Today is a day I hate to remember but can never forget.
I don’t think I’m alone.
Do I really need to put in the details of what happened Feb. 14, 2008? The who, what, where, when and why?
As a journalist, my answer is yes. My profession assumes readers do not know the details. My job is to provide them.
As someone who lived in the DeKalb area for five years and experienced firsthand that horrific day, my answer is no.
Who doesn’t know those details? Who hasn’t, every year on this day, thought of those five lives cut short when a gunman walked into Cole Hall at Northern Illinois University and opened fire?
Gayle Dubowski, Catalina Garcia, Julianna Gehant, Ryanne Mace and Daniel Parmenter. I never met them, but can spell their names from memory. Five people forever missed by those lucky enough to know them, those who can now only cherish their memory.
I won’t pretend what I feel is anything close to the emotions that must grip their loved ones not just today, on this sad anniversary, but every day. But I have mourned their loss.
I have thought of them every time there has been a mass shooting since then – and there have been more than 15. Somewhere, in a place probably a little like DeKalb, a new set of family and friends are joining an ever-expanding group of people thrust into an unimaginable despair no one would wish on their most hated enemy.
The sadness is followed by guilt that I remember them because of the way they died instead of the way they lived. And because it has likely been awhile since I have thought of them at all.
And the guilt is followed by anger that five years later, these tragedies continue and, as was the case in DeKalb, there is never truly an answer about why it happened. Despite passionate rhetoric from lawmakers, I have no hope this country will see real reform when it comes to limiting the availability of firearms and increasing access to mental health care.
There’s another loss I struggle with. It’s difficult to define, yet it’s an almost palpable feeling that haunts me.
It’s losing the notion that a tragedy of this magnitude couldn’t happen where I lived, a diminished faith in others, or maybe the shattering of any lingering illusions that life doesn’t unfold in a Mayberry-like town – or that such a setting is even possible to attain.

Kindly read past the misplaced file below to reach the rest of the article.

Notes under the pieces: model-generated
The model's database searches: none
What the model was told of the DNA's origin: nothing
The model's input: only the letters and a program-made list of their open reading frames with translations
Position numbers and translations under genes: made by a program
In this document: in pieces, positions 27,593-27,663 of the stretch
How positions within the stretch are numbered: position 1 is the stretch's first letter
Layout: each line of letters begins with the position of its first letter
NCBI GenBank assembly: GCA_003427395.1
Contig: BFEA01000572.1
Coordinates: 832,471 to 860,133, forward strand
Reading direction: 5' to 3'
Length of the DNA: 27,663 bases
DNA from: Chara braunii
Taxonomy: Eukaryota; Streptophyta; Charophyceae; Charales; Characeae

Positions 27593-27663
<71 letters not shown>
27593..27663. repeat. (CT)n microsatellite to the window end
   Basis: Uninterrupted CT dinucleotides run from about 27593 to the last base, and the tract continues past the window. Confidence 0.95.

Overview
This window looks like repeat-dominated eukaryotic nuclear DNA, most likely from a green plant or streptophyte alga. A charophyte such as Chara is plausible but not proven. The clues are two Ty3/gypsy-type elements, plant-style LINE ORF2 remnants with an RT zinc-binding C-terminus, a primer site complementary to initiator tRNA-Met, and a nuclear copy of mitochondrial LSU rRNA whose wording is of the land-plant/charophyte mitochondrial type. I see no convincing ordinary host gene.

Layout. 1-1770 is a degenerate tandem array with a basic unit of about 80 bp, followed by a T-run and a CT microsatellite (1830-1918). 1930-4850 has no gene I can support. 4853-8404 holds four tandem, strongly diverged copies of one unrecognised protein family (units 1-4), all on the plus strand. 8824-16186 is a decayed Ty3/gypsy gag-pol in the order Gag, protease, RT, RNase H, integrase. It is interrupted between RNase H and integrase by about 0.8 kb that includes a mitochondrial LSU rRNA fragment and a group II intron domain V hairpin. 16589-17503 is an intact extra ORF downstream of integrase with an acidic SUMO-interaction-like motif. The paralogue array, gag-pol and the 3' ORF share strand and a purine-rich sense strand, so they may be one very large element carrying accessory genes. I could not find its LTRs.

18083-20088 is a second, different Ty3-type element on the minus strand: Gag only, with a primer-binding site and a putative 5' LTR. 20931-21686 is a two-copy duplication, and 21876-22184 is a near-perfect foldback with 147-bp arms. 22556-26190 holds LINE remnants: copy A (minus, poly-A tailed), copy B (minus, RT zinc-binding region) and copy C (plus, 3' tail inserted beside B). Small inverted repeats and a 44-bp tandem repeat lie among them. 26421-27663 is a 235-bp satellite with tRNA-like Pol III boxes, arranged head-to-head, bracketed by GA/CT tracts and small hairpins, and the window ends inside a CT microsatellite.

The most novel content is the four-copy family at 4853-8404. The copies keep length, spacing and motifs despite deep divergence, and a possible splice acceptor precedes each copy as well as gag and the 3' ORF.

Time has softened the emotions of five years ago, if not the crystal-clear memories.
From the second of sheer panic I felt when the newsroom confirmed there was a shooter on campus, to the adrenaline rush and professional focus that propelled me through 72 hours of little sleep and nonstop reporting, to the realization that – in watching the community’s compassionate reaction – I lived in a pretty special place.
All have faded from my everyday thoughts. And that makes me feel unworthy because there was once a time I thought I’d never not remember Catalina, Daniel, Gayle, Julianna and Ryanne every day.
A co-worker who was also at the Daily Chronicle five years ago said this was the first year she could look at today on the calendar and think first of Valentine’s Day, and then the anniversary of the shooting.
I’m not there yet. Maybe that’s something to strive for.
Like all such anniversaries – days no one really wants to remember but demand to be commemorated – the jarring reality and horror of that day has diminished. That is what must happen if wounds are to heal and we are to move forward.
But the scars that remain – even if they are invisible – ensure we never forget.
• Kate Schott was an editor with the Daily Chronicle from 2007-2012. She is now the managing editor for projects/investigative reporting for Shaw Suburban Media, which owns the Daily Chronicle. She can be reached at firstname.lastname@example.org or at 815-526-4457.